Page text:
There are several small to medium trees in our yard that produce pink or purple blossoms. Some have nice fragrances as well. All are well-adapted to hot, dry conditions.
Crape myrtles (Lagerstroemia indica) originated in Asia and are extremely popular trees or shrubs throughout the southern states. They can be pruned into a variety of shapes and their blossoms last longer than any other flowering tree. Colors vary from white through all shades of pink to purple, and the plants are very drought and heat resistant, blooming profusely right through the hottest part of the summer. I bought one small crape myrtle that happened to be on sale at a local nursery. It was only about one foot tall. Now, at least 8 years later, it is about two feet tall. Obviously, this is a miniature variety, which looks just like a bonsai, with a single trunk and small canopy of tiny leaves, blooming with purple flowers late in the summer. All the other crape myrtles in our yard have started from seed, probably from neighbors' plants.
The natural form of a crape myrtle is as a multi-trunk large shrub, but they can get very tall and become trees if they are not severely pruned as is often done in this area. Since we have so many seedling plants, I can experiment with different shapes and have found that in our crowded gardens, a single trunk style works best.
Although the large displays of blossoms are familiar to most people, there is an intricate beauty to the individual flowers, which are actually quite complex.
While the crape myrtles bloom for months, at the other end of the spectrum is the Mexican buckeye (Ungnadia speciosa), which blooms for only a short period in the early spring. The flowers are tiny, pretty and fragrant, and appear just as the leaves are starting to emerge. This small tree usually takes on a very sprawling shape, especially if it is growing in the shade. We collected a tiny plant many years ago and put it in a sunny place in the yard. For at least three years it barely grew, so we moved it into the shade of some large live oaks and it promptly doubled in size the first season. It is now about 7 feet tall and fits in well with the other native plants adapted to dry, shady conditions. This tree is not really a buckeye, but the name comes from the large, shiny brown seeds.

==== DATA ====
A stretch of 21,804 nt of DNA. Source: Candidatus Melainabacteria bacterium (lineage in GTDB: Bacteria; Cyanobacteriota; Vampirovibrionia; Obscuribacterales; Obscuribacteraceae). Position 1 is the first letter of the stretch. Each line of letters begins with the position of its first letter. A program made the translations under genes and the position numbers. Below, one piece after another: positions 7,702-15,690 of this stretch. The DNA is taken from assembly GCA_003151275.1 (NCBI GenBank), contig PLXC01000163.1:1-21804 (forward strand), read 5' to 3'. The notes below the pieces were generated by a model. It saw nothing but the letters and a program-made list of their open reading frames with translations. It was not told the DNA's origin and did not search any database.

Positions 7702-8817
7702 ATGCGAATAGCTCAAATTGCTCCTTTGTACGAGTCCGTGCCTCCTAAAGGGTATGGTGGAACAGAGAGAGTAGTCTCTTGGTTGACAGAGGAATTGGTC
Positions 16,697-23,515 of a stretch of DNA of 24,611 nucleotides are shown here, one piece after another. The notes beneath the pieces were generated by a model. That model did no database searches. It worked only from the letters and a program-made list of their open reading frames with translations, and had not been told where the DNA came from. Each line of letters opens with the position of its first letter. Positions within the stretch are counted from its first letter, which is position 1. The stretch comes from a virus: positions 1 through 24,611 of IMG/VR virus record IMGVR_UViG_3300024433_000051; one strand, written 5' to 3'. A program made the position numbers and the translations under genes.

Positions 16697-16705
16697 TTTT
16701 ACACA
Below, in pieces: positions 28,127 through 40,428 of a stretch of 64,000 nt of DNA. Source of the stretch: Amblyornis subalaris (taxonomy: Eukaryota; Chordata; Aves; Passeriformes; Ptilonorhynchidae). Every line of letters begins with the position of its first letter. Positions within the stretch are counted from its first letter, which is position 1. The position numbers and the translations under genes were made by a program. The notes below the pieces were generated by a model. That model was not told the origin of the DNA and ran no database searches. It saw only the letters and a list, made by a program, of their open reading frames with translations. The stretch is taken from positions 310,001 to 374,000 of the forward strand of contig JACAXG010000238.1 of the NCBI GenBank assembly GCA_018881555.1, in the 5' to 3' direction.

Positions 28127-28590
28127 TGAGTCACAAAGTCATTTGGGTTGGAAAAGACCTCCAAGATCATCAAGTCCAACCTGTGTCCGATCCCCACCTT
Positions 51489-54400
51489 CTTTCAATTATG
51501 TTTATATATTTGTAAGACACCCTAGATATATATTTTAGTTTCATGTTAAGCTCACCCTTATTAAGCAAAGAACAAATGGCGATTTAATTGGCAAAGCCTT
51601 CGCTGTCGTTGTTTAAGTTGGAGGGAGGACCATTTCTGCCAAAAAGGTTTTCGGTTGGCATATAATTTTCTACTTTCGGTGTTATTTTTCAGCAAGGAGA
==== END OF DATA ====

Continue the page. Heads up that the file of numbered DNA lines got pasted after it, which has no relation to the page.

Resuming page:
Another pink blossoming tree is the mimosa, or silk tree (Albizia julibrissin), which has naturalized throughout the southern U.S. This tree grows very quickly, and the seeds have a high germination rate. The furry-looking pink blossoms appear in late spring and last for a couple of weeks, during which time they have a pleasant, but not overpowering smell. They are one of the few non-red flowers that the hummingbirds seem to relish. The mimosas are one of the last trees to start leafing out in the spring, but once they start, they proceed to grow quite rapidly. The branches prefer to spread outwards, but where they touch another tree or anything else, they grow upwards and avoid overlapping their neighbors. The seed pods that are produced are long and flat, like most legumes or acacias.
The Texas mountain laurel (Sophora secundiflora), also called mescal bean tree, is a slow-growing, evergreen native. After planting the large red seeds (most of which germinated), we discovered that the rate of growth appeared to be about 2 to 4 inches a year. Since we wanted to enjoy the blossoms while we were still alive, we bought a three foot high plant for the yard. After about five years, this tree is now around five feet tall, but does blossom every spring. The flowers are reminiscent of wisteria, hanging in drooping, fragrant clusters of purple that are very attractive to all insects. After the large, gray seed pods form, new growth emerges and is quickly eaten by caterpillars. The caterpillars only attack the largest plant we have and don't bother with the smaller ones, some of which are now almost two feet tall.
Another Texas native is the redbud (Cercis texensis), or Judas tree. Our trees were started from tiny seedlings and some are now about three feet high, having been growing very slowly. The leaves are almost round, and a glossy dark green. There are plenty of mature redbuds around Austin for us to enjoy in the spring and they do produce quite a spectacle of bright pink clusters of blossoms, along all the branches and even on the large trunks of the trees. The redbuds tend to send out additional shoots from their base when they are young.
One more tree that I have enjoyed is the vitex (Vitex agnus-castus). It goes by a number of other names, including chaste tree, chaste berry and monk's pepper, and is native to the Mediterranean area. This multi-trunk shrub can be pruned into a tree shape and has strong smelling foliage, which is interesting and not unpleasant. It puts out long racemes of blossoms, ranging from white to deep purple. The resulting seeds are small balls that are used for various medicinal purposes.